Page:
Below we list some of the best vitamins to increase your appetite, many of which you can get either through dietary supplements or in the food that you eat.
Zinc is an essential mineral involved in numerous aspects of cellular metabolism with vital roles to play in the maintenance of proper immune function, wound healing, DNA synthesis, protein synthesis, and cell division. Zinc is also required for a proper sense of taste and smell.
A daily intake of zinc is required because the body has no specialized storage system. When you get enough zinc, this can have many great benefits for the body, including boosts to the immune system through increased activity of T cells; accelerated wound healing; a reduction in risk factors for age-related diseases, such as pneumonia, infection, and age-related macular degeneration; and decreased inflammation and oxidative stress in the body.
On the other hand, zinc deficiency can cause symptoms such as poor immune function, loss of appetite, and changes in taste perception (which may also contribute to a loss of appetite).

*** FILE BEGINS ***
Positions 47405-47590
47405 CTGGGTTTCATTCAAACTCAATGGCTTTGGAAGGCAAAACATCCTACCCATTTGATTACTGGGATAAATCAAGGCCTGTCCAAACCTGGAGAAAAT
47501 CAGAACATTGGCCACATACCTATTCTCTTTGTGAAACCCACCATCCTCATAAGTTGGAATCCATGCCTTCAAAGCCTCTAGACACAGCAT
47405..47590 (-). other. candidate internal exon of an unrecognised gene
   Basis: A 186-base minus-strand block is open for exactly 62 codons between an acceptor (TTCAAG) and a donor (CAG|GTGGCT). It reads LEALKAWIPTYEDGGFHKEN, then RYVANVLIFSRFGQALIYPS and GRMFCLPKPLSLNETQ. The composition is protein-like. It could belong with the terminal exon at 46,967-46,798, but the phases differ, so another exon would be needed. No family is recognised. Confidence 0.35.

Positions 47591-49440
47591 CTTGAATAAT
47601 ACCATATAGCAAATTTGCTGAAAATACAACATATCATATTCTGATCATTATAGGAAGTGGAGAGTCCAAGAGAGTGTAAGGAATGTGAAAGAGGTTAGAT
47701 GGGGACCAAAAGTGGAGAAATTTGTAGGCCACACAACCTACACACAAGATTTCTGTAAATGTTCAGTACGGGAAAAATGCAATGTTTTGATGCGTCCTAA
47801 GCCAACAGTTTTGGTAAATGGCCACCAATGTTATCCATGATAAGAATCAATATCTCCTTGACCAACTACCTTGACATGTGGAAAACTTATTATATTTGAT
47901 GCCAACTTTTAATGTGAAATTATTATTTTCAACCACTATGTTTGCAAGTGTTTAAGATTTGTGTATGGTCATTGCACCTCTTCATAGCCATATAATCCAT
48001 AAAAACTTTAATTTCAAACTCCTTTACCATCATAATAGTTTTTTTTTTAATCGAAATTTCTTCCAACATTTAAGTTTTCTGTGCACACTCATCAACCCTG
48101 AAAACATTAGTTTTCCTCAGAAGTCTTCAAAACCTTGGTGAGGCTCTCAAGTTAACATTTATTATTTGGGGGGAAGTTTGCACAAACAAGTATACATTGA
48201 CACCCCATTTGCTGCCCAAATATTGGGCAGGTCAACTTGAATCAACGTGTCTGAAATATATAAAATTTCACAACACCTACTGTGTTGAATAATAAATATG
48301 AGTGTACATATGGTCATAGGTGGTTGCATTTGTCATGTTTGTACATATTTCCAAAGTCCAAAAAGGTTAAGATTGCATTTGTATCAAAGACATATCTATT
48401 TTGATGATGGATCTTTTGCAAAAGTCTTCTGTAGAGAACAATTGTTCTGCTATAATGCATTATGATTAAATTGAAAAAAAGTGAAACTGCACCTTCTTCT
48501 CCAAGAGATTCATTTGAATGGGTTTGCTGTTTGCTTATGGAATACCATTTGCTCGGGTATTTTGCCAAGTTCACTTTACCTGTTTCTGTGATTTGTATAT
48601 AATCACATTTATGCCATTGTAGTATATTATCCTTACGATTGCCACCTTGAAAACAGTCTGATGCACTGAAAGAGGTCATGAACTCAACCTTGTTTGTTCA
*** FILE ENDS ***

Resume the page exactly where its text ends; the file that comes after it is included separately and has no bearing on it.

If you are experiencing a loss of appetite, you may want to up your zinc uptake since research suggests that zinc supplementation may increase the appetite in those with zinc deficiencies.
Other dietary sources of zinc include meat (especially red meat), shellfish, legumes, seeds, nuts and nut butter, dairy, eggs, whole grains, dark chocolate, and some vegetables, such as potatoes, green beans, and kale.
2. Thiamine (Vitamin B1) and Other B Vitamins
Thiamine, also known as vitamin B1 is part of the B-vitamin complex that plays a number of important roles in the body, especially in the metabolization and energy production processes of the cells.
Research has shown that thiamine deficiency causes appetite loss, weight loss, confusion, and a range of other neurological symptoms. Thus, making sure that you get enough thiamine in your diet can be a great way to stimulate your appetite.